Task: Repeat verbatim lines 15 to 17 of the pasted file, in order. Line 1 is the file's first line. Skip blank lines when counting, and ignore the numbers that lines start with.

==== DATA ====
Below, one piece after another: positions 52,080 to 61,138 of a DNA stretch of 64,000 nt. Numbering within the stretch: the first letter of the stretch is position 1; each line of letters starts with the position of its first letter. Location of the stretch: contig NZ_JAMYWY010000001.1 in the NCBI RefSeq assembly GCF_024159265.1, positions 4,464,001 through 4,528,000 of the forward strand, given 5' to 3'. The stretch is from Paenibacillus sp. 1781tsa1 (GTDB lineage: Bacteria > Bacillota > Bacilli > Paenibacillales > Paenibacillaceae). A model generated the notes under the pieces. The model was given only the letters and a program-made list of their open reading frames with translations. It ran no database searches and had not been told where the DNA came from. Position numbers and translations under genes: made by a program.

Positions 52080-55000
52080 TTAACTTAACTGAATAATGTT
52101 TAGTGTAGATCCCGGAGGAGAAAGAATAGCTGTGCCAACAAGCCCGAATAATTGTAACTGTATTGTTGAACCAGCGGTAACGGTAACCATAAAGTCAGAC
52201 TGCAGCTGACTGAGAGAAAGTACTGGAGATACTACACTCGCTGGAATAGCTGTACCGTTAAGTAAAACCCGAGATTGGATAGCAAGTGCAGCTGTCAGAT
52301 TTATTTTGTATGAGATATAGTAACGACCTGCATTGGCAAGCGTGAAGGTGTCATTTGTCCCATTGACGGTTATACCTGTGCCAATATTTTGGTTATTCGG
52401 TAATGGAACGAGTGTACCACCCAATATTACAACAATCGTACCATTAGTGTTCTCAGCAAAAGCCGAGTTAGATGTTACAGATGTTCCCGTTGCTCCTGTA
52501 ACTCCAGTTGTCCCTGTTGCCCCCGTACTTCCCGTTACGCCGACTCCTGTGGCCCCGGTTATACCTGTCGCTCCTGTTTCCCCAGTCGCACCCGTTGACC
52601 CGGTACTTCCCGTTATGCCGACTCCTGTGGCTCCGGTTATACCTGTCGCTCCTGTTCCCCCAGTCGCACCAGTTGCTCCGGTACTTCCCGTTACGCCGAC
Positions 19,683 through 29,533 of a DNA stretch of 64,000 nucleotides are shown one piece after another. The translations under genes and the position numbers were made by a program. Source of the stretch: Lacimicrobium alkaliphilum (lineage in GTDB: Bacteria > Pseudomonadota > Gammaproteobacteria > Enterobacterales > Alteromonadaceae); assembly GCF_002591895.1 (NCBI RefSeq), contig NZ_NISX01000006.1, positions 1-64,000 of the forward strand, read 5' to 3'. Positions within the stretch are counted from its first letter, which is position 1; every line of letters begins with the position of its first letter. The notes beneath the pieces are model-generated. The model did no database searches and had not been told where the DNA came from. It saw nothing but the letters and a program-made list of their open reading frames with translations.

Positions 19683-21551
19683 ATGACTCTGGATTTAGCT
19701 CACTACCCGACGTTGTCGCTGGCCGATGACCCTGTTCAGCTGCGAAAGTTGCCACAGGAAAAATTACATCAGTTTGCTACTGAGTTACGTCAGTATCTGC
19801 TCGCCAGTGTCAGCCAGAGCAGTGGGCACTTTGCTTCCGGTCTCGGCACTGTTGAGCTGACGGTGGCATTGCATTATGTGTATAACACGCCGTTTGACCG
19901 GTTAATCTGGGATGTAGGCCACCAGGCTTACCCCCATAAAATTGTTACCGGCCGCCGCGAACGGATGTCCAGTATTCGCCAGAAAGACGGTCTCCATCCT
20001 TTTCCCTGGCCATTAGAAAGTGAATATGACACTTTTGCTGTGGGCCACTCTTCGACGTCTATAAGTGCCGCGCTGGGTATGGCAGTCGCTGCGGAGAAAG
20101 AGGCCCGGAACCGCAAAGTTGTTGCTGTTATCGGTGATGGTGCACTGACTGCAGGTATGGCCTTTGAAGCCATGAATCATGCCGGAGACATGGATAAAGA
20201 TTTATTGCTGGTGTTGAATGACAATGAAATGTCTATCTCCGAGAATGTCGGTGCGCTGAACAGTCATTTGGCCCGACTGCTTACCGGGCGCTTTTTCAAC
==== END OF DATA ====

19901 GTTAATCTGGGATGTAGGCCACCAGGCTTACCCCCATAAAATTGTTACCGGCCGCCGCGAACGGATGTCCAGTATTCGCCAGAAAGACGGTCTCCATCCT
20001 TTTCCCTGGCCATTAGAAAGTGAATATGACACTTTTGCTGTGGGCCACTCTTCGACGTCTATAAGTGCCGCGCTGGGTATGGCAGTCGCTGCGGAGAAAG
20101 AGGCCCGGAACCGCAAAGTTGTTGCTGTTATCGGTGATGGTGCACTGACTGCAGGTATGGCCTTTGAAGCCATGAATCATGCCGGAGACATGGATAAAGA